Sunday, August 19, 2007


Following on from my immersion in the ocean that is the blues (see previous posts) these other southern delights are highly recommended.

Originaly released in 1972, based on the novel by James Dickey who also wrote the screenplay and makes a cameo appearance in the film as a sheriff, 'Deliverance' still packs a wallop.

I well remember going to see the first press screening in London at that time and sitting down next to a female scribe, who grabbed my hand during the course of the film and dug her nails in so hard that there were visible marks when we came out, shaken, into the early evening light.

It remained from of the prime examples I would quote, when arguing over a drink, about the relativity of film viewing - when and where you see the film has a defining effect on your opinion of it. (Obviously this excludes 'dogs' that no circumstance would alter or improve).

Cos later, still remembering the nails in my hand, I got excited about seeing the first run of the movie on tv (there were no dvds in those days and VHS releases lagged way behind the release date). First-time round, we had no prior knowledge of the film, were seeing it blind in an ideal environment (plush screening room) and thus the shock factor was at maximum. Seeing it again on tv, interrupted by adverts, took all the heat and steam out of it.

This point is underlined by a short review on Amazon by L.A. Hay "Saturnicus" from Scotland, entitled '35 years too late': 'At the time of its release this film had mega hype. John Voigt and Burt Reynolds were the glamour boys of the day and had the girls drooling. At the time I probably would have liked it; or would I? We children of the sixties were notoriously fickle and gave credit when it was due. Finally getting round to see it, (cannot imagine why I was prevented seeing it in the beginning), I was disappointed. The subject of male abuse would have no doubt been lost on me in 1972 as I would not even known what it was, so perhaps that was a major stunner at the time. Over the years no doubt many other features in the movie so innovative back then, have become commonplace...The lessons it may have taught us, and horrors it showed us, have dissipated with time.'

To these eyes, watching it more than 30 years later, it looks timeless. The cinematography is stunning , the famous 'Duelling Banjos' still works as a hokey then creepy opener and Boorman's mastery of the growing sense of dread (all a question of pace) draws you in until, like the film's protagonists, you find yourself caught on a emotional ride that you cannot get off.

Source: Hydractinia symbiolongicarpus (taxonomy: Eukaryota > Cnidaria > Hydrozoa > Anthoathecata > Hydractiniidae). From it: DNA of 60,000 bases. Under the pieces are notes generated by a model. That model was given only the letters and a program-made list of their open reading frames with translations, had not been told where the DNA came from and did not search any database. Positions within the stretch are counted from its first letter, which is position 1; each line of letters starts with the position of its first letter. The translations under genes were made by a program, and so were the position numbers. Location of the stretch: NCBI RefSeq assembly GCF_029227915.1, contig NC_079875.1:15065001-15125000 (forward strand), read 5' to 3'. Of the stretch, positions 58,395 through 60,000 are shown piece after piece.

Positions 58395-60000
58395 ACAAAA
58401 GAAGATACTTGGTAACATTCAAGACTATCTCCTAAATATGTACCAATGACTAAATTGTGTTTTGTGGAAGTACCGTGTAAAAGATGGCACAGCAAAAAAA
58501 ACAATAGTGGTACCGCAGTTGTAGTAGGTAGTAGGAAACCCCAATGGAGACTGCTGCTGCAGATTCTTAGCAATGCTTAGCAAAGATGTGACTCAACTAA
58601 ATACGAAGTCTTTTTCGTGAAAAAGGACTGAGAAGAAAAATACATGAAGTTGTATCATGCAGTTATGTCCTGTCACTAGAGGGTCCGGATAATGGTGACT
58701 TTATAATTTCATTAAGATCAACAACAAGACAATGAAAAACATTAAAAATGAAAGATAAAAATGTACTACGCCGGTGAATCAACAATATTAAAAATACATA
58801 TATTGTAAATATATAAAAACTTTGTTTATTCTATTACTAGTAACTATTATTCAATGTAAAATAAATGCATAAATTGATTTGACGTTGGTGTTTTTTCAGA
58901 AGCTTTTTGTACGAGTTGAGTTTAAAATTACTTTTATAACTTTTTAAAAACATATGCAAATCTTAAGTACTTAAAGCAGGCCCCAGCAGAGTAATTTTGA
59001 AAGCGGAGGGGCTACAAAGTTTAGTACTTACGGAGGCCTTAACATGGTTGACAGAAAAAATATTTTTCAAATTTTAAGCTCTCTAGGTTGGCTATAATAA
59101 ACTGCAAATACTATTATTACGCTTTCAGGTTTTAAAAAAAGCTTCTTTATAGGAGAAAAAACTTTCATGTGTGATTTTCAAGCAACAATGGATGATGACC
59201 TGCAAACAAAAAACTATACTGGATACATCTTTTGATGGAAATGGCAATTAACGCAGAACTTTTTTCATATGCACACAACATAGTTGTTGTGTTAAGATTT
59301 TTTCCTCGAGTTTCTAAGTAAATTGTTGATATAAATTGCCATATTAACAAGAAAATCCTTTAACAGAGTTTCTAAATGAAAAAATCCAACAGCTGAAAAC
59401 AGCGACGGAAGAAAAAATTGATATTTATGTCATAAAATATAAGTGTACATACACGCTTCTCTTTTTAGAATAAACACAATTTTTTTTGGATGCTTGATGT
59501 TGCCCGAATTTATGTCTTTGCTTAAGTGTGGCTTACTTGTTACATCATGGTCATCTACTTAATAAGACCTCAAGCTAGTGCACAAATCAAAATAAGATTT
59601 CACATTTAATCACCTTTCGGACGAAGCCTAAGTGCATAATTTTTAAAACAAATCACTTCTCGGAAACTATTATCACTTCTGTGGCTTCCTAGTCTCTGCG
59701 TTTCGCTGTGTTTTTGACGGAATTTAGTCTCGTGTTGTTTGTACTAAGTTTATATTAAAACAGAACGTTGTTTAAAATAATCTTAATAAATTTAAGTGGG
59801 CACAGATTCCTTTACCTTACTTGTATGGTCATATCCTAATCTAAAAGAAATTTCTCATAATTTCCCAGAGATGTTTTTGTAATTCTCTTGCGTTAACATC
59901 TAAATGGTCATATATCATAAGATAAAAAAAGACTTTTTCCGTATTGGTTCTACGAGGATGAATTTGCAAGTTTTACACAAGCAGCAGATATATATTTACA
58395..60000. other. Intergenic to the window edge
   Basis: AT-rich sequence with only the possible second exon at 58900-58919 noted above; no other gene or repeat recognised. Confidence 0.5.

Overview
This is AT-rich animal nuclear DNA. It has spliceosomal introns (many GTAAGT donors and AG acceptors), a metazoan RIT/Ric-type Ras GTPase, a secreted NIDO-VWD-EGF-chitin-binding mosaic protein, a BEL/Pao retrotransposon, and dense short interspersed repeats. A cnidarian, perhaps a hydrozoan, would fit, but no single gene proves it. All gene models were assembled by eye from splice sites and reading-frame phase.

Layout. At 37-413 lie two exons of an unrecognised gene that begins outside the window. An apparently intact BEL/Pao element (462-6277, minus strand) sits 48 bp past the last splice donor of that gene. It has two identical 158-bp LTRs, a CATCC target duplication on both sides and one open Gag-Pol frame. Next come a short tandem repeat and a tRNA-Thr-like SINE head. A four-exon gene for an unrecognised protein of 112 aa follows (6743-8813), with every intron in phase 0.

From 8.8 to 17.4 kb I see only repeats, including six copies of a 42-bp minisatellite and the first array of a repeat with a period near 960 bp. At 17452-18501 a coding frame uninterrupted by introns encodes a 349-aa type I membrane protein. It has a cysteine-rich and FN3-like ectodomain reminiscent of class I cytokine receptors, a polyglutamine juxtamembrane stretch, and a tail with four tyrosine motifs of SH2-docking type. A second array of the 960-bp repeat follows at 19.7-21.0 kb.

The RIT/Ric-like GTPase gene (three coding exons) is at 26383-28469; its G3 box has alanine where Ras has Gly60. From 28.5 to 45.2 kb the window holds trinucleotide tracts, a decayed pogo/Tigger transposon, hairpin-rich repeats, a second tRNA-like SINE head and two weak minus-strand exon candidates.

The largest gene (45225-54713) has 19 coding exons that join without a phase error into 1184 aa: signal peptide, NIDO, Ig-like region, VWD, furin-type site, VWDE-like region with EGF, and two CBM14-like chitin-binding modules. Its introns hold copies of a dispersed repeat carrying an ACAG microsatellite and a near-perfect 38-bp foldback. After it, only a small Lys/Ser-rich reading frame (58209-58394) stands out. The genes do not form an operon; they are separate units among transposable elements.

One thing a re-viewing brings home is how editing techniques have changed. Boorman takes his time. The camera lingers longer. One has space to absorb the stunning landscapes, the sound of the river. Compare and contrast the way the film's violent episodes are handled. Imagine how many jump shots there would be in a modern movie. The gore factor would have to be upped to compete with today's hyper-realism.

In retrospect, the 70s was a classic Hollywood period when a new generation of film-makers stormed the walls of Babylon and had a party. This point was underlined by watching the DVD of 'Easy Riders, Raging Bulls' - the excellent documentary of Peter Biskin's book. Particularly stunning are the extras: a really tremendous set of beautifully shot interviews with some key characters. Check out Dennid Hopper's stories about the making of 'Apocalypse Now'.

Check out also the BBC4 web site connected to their screening of the film: audio interviews with Hopper, Altman, Scorsese and Schlesinger. Also audio link to interview with Biskind. Read critique of the book here.

Boorman is currently working on an adaptation of Marguerite Yourcenar's bestseller "Memoirs of Hadrian," which is written in the form of a letter from the aging emperor to his young successor, recounting the story of his early political career in the second century A.D.
Read his 2001 Guardian article 'That's All Folks': Big movies now cost $100m and that figure is going up. How can the studios afford it? They can't. Film-maker John Boorman on an industry facing meltdown.

James Dickey, who was a decorated fighter pilot and US poet laureate, died in January 1997, four days after his last class at the University of South Carolina, where from 1968 he taught as Poet-in-Residence. Audio interviews with Dickey here

'Searching for the Wrong-Eyed Jesus', a film by Andrew Douglas, is a captivating and compelling road trip through the Southern States in the company of singer Jim White. Originally shown on BBC's Arena programme, this a truly amazing and innovative film, suffused with a strange darkness, full of exquisite music and great storytellers. The DVD is not cheap but it pays repeated viewings.

Just been up half the night reading 'Moonshine, Monster Catfish and other Southern Comforts', Burkhard Bilger's account of his investigations into such southern traditions as eating squirrels, fighting cocks, noodling catfish and playing rolley holer - a strange form of marbles. Bilger is a staff writer for the New Yorker and a brilliant reporter and stylist. Here are visions of other worlds beyond our ken. Delightful and insightful. Read an extract here.

No comments: